The Los Angeles/California/Anaheim Angels have played almost 60 seasons of baseball. As the baseball world is suspended due to circumstances outside its control, it is time to look back at the history of this organization. There have been many talented players to put on the uniform, and we at Crashing the Pearly Gates wish to highlight the best who have ever represented the Angels. Without further ado, here we go!
#41 – Bobby Knoop
In 2019, Bobby Knoop ended a 53 year career in baseball at age 80. During that span, Knoop played for the Angels from 1964-1969 and served as a minor league, major league coach, scout and advisor for the Angels organization from 1979 to 1996. Knoop had mostly recently been an infield instructor for the Angels since 2013.
Part of the potent double play tandem with Jim Fregosi in the 1960s, Knoop was a key player in the Angels first decade. Knoop was an acrobatic fielder with excellent range that showed in his 3 Gold Gloves and 1 All-Star trip over his career with the Halos.
Knoop signed with the Milwaukee Braves in 1956 and the Angels later obtained him through the 1963 Rule 5 draft. Of course, due to Rule 5 Draft rules, Knoop would need to remain on the Angels Major League roster in 1964, and that he did – playing all 162 games.
Some would say Knoop is the best defensive second baseman in Angels franchise history and through the better part of the 60’s, Knoop + Fergosi were the best double play combination in the league.
Offense was certainly not his best asset, and Knoop slashed 240/.298/.344 with an 88 wRC+ over 803 games and 2,886 plate appearances. Knoop is 2nd all time among Angels second baseman in terms of total putouts and double plays, despite being 4th in total innings played.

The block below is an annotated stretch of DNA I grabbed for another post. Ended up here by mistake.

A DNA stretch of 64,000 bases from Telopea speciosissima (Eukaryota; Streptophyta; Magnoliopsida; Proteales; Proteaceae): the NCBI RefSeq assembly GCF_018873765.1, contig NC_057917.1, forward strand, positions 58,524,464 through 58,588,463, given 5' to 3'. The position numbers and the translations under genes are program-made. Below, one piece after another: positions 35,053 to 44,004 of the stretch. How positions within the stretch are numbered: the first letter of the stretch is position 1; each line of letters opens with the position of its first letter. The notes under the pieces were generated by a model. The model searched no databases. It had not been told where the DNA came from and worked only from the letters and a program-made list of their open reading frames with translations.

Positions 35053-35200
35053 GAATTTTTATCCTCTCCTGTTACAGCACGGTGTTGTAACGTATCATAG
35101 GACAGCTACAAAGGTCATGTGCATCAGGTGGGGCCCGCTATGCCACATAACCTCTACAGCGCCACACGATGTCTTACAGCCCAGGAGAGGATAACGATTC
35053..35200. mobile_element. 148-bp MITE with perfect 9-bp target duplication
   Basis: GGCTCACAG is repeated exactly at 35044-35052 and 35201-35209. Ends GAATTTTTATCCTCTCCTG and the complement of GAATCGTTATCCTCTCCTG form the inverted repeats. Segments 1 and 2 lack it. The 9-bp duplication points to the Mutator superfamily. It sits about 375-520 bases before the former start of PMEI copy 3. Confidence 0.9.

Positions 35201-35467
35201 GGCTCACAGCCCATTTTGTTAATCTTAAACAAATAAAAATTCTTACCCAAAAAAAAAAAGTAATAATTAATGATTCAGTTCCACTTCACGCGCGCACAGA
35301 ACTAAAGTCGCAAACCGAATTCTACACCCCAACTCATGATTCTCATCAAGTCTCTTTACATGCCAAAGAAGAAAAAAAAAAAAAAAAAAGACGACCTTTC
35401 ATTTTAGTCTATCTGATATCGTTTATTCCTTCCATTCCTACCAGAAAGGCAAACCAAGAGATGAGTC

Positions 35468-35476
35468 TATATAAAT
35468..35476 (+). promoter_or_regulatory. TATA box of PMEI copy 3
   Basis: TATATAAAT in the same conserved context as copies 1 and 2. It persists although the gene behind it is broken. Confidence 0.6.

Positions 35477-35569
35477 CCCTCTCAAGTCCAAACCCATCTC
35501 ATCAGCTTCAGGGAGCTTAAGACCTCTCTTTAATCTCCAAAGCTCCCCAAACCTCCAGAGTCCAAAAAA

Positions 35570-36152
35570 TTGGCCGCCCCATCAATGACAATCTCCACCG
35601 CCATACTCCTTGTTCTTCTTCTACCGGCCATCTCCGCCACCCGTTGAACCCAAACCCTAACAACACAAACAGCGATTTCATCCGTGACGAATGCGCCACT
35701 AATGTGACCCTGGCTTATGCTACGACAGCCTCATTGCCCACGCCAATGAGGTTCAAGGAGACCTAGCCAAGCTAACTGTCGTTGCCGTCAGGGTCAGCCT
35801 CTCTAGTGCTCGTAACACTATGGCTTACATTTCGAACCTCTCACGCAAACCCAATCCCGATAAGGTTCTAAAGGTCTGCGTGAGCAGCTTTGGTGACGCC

On May 14th, 1969, the Knoop/Fergosi era was over when the Angels traded Knoop to the White Sox for Sandy Alomar. Knoop would spend some time with the White Sox and Royals before being released by the Royals after 1972 season – ending his short but significant major league career.
One of my biggest regrets as an Angel fan is that I was born too late to have seen Knoop and Fregosi play defense together.
At least we got to see Howie and Aybar, as well as Simba/Fletch.
And I can add Grich/Foli and Grich/Burleson to your list. Eckstein/Kennedy were also a lot of fun to watch.
I think you mean Simba-Espinosa. My heart yearns for those amazing days…
Or better yet, Simba-Featherston
Ugh, let’s just lock down second for once!
I was having a nice evening, until I read this comment.
What about Tommy Field?
I don’t remember making double plays with Simba
We know. You’d have dropped the ball.
Excellent player. Interesting that the perception of the infield positions has changed so radically since that time. Players like Knoop and Mark Belanger would have a tough time making it to the bigs now. About the only position still allowed to be offense-light is catcher, explaining quite a few players these days.
Knoop’s slashline has to be viewed in the context of the era. In the ’60s, 2B was viewed as a glove-first position. If there was a bat behind it, great, but it was primarily a defensive position.
I had the pleasure of meeting him during ST a few years back. A true gentleman.